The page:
Reader letters, Dec. 5
To the editor:
This is in response to “don’t glorify killing “ letter posted in your paper on Dec. 3. I don’t usually write letters but I feel like I need to help “A Waynesville resident” and any others who does not understand nature.
If you are going to use God’s name and words like glorify, please take time and read your Bible first.
An innocent child was slandered and judged. Before you do this, read Matthew 18: 2-6 and Matthew 7: 1-5. Also, God created animals for man and not to be “admired.” Genesis 9: 3-5, Every moving thing that lives shall be food for you.
Do you eat meat (cow, pig, chicken) or own anything that’s leather? Those animals are caged up their entire life and then killed for food and leather. God’s creatures were made for you and my family to eat and use.
When the government fails and nothing is for free anymore, our child, thanks to his father, will survive and you will be going to bed hungry.
Don’t revise history
To the editor:
It appears history is still being written and revised by the victors. I read a letter that went so far as to label the ancestors of many Haywood County residents “traitors” and that activities honoring them was disgraceful.
Treason is “the betrayal of one’s own country by waging war against it or by consciously or purposely acting to aid its enemies.”
Treason would certainly apply to men like Thomas Jefferson who chose to dissolve the union with England.
The crisis that existed between the industrial North and agricultural South culminated in 1860. Failing to have their grievances addressed, Southerners felt no choice but to dissolve the Union. Even Lincoln, as a Congressman, affirmed the right of secession: “Any people anywhere, being inclined and having the power, have the right to rise up and shake off the existing government and to form one that suits them better.”
In 1865, Robert E. Lee surrendered the Army of Northern Virginia, not the entire Confederacy or its resources. Relations were tense after the surrender but part of the rebuilding process included honoring those who wore the grey. Monuments and memorials were built as well as state holidays enacted to perpetuate their memory. Even Congress passed a law giving Confederate soldiers equal veteran status.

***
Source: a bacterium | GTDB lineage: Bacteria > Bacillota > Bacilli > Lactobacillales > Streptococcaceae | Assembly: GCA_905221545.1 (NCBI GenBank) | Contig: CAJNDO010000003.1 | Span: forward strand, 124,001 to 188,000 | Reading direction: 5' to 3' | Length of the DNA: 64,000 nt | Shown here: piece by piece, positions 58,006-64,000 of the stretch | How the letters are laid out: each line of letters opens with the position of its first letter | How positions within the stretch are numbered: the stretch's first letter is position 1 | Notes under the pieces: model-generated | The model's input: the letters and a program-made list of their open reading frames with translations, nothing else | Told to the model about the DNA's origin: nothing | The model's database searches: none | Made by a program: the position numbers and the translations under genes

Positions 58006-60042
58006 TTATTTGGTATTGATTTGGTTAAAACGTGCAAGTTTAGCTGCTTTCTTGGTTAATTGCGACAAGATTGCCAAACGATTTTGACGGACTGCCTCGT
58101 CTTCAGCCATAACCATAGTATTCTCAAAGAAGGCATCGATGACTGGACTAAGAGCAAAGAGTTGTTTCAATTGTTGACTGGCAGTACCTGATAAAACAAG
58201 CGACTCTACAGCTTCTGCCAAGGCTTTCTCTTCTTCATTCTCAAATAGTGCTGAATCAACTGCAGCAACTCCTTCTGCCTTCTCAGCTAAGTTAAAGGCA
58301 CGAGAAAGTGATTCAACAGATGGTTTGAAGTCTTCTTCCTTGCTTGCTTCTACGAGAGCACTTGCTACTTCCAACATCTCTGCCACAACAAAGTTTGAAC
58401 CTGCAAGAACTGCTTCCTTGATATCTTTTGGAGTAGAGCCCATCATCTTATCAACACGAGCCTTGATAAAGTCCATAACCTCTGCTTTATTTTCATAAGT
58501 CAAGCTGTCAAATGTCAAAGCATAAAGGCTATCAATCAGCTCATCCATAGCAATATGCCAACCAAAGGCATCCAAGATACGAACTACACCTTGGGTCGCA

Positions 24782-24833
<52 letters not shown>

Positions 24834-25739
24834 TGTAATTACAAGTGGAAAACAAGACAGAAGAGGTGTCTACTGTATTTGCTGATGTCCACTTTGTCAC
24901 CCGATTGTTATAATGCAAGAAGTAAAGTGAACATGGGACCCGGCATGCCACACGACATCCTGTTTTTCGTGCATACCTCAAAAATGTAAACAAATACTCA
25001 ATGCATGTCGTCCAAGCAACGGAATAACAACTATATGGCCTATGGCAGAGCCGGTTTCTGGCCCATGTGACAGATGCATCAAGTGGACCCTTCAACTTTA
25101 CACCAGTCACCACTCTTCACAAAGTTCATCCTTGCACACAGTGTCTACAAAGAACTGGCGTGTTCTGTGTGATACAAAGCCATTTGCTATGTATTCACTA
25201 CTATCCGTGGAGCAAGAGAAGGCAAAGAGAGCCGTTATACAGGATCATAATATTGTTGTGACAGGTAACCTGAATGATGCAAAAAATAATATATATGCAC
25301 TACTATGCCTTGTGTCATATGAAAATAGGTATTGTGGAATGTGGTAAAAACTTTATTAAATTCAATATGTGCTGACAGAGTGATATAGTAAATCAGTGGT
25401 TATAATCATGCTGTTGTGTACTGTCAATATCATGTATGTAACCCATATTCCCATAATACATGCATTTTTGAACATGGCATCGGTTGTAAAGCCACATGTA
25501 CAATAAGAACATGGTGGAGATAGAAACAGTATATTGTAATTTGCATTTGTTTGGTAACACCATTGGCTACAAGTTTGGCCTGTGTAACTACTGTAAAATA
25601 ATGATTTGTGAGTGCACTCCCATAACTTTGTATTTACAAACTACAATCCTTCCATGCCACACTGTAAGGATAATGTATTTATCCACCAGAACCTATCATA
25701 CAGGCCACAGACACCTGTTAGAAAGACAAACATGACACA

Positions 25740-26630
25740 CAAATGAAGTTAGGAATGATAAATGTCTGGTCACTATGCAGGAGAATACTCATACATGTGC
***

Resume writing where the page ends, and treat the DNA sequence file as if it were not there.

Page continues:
The state of North Carolina in 1961 (HR Resolution 1058) does allow a flag of the Confederacy to be flown over the State Capitol on certain days as long as a US flag is flown in equal display. A Confederate flag on county property does not violate this policy as long as the same rules are applied. The state constitution does not prohibit the flying of a Confederate flag nor is it found in the policy of the State’s Historic Sites Commission.
This issue is bigger than a Confederate flag flying on county property. It is a test of our nation’s founding principles. Do we respect the right of individuals to express their views freely or do we allow censorship? County property should reflect the opinions of all citizens. Allowing the Confederate flag and other displays upholds that principle.
To the editor:
I don’t hunt or kill animals and never have. I enjoy the creatures that visit my yard. I have had a mother bear with two cubs spend a couple of days with us; deer and wild turkeys have come to visit. And I buy my meat down at the supermarket.